Assault and domestic violence are two separate legal concepts that are often associated with each other. While each term has a distinct legal definition independent of the other, the two often come up in the same cases together.
To begin exploring and disentangling assault and domestic violence, it is necessary to define each term. While legal and cultural definitions will never match up precisely (especially with laws being different from state to state), each of these concepts can be defined in terms that are fairly simple and self-explanatory.
With these simplified definitions in place, one can begin to see the differences between the terms as well as how they relate to one another. Not every assault constitutes domestic violence, and not all domestic violence involves assault. However, there is nonetheless a significant overlap between the two in both scholarship and practice, as any prosecutor, judge, or criminal defense attorney can attest to.
Assault vs. Domestic Violence Charges in Maryland
Assault charges in Maryland can take on several different forms, with first-degree felony assault being the most serious. Even a second-degree misdemeanor assault conviction can result in prison time and fines over $1,000 if sentencing is particularly harsh. The specific charges and penalties for an assault conviction will vary greatly depending on the circumstances of the crime, the evidence available, and the quality of the defendant’s legal counsel.
Charges and sentencing for domestic violence are not clearly defined. There is not actually a crime in the Maryland Criminal Code that is called “domestic violence.” Instead, that term should be considered as a category or classification that other criminal charges might fall under. There is likewise no special crime defined for an assault that meets the definition of domestic violence—all assaults are simply first- or second-degree assaults in Maryland, regardless of the relationship between the perpetrator and victim. Furthermore, domestic violence often involves completely different crimes in addition to, or in place of, assault charges, such as stalking, harassment, or child abuse. The sentencing for each of these crimes will be different and influenced by the particular circumstances of each unique case.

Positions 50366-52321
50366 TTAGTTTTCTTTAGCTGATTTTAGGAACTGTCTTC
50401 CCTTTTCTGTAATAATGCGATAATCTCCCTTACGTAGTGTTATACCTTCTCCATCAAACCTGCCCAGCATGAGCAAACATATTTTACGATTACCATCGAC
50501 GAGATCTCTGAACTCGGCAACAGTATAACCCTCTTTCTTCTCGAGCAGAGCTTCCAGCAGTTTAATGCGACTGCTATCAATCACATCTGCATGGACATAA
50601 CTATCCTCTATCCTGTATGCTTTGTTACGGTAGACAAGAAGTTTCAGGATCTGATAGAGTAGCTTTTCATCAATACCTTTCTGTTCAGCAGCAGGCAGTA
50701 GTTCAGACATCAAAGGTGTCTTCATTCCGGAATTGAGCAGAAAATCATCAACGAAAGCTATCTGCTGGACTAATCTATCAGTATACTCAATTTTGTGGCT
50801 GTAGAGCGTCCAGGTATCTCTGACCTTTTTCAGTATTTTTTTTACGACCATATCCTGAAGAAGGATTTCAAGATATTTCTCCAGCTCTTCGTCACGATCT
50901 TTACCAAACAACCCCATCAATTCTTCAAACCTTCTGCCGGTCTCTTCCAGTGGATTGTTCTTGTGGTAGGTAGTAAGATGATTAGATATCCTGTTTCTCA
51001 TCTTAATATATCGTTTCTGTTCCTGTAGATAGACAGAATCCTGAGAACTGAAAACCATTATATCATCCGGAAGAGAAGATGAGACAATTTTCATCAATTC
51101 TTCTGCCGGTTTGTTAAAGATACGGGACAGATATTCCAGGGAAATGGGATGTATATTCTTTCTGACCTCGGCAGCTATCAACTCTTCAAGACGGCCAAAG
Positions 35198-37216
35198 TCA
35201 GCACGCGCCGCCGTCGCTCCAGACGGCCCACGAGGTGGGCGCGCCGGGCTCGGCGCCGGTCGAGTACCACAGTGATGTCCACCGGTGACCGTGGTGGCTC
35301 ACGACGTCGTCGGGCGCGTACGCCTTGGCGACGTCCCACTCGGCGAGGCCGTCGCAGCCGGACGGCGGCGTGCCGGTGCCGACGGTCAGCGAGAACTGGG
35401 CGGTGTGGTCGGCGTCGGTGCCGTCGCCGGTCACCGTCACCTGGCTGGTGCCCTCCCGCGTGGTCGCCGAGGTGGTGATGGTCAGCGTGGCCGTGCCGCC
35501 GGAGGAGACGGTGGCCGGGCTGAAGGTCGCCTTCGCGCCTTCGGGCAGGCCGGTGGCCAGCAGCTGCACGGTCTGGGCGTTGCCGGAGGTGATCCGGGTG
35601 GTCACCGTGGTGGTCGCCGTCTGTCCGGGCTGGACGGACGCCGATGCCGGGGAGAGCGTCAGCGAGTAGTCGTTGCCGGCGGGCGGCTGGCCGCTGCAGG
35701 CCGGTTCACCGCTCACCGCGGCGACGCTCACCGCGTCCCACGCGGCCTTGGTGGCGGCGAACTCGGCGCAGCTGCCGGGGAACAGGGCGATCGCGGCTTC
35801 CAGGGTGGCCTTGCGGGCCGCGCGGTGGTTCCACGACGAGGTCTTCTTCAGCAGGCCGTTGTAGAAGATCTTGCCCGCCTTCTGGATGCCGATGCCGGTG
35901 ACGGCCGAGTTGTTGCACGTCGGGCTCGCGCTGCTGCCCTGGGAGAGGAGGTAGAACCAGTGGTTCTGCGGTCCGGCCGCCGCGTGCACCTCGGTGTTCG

There is an extensive list of crimes that might potentially be defined as domestic violence. The defining factor is not so much the nature of the crime as the relationship between the perpetrator and victim. Any violent crime that occurs between spouses, live-in partners, or a parent and child can be considered domestic violence. The courts in Maryland and other states take such matters extremely seriously, especially when children or other vulnerable victims are at risk.
While the authorities will label such cases as “domestic,” this does not actually change the nature of any criminal charges that occur. The charges, sentencing, and available defense strategies will all remain fairly comparable for an assault that occurs between co-workers and an assault that occurs in the home and meets the definition of domestic violence.
Under the Maryland Criminal Code, two types of assault are defined. When someone causes (or attempts to cause) great bodily harm to another person, this is considered first-degree assault. This could be defined by:
Assaults involving firearms or strangulation are also automatically first-degree assaults. A second-degree assault is defined by offensive physical contact rather than actual bodily harm. This could be shoving or striking someone in a way that is threatening and aggressive but does no lasting harm. First-degree assault is a felony charge, whereas second-degree assault (sometimes called common or simple assault) is usually a misdemeanor unless perpetrated against a police officer or first responder.
Because “domestic violence” is a descriptive category and not an actual crime in and of itself, the answer to this question will depend on the specific charges being faced. To make matters even more confusing, some crimes relevant to domestic violence cases, such as assault, can have both misdemeanor and felony-level charges. Generally speaking, cases of serious domestic violence can be prosecuted at the felony level.
When someone uses the term “simple assault” or “common assault” in Maryland, the official name of the crime typically being referenced is assault in the second degree. Second-degree assault is a misdemeanor-level charge (unless perpetrated on a police officer, EMT, or any other first responder) that can result in prison time and up to $2,500 in fines.
“Domestic assault” is a term that refers to any assault that falls under the definition of domestic violence. One spouse assaulting another in their home, for example, would be a domestic assault. Certain forms of physical child abuse could also be categorized as domestic assaults. “Domestic assault” is not a legally defined term under Maryland law, so the actual charges would be assault in either the first or second degree.
The Law Offices of Todd K. Mohink, PA: Columbia, MD Domestic Assault Attorney
Domestic violence charges can quickly tarnish your reputation, home life, and standing in the community. Furthermore, they threaten your freedom and livelihood with serious prison sentences and fines. If you find yourself caught up in assault charges stemming from a domestic dispute, it will be in your best interests to retain the services of a qualified criminal defense attorney immediately.
The legal team at the Law Offices of Todd K. Mohink, PA, is standing by to put the full breadth of their legal expertise to work for you. We have intimate knowledge of the local court systems and understand how important it is to deal with sensitive criminal charges as quickly and effectively as possible. Contact our offices today for a no-obligation, no-judgment consultation.
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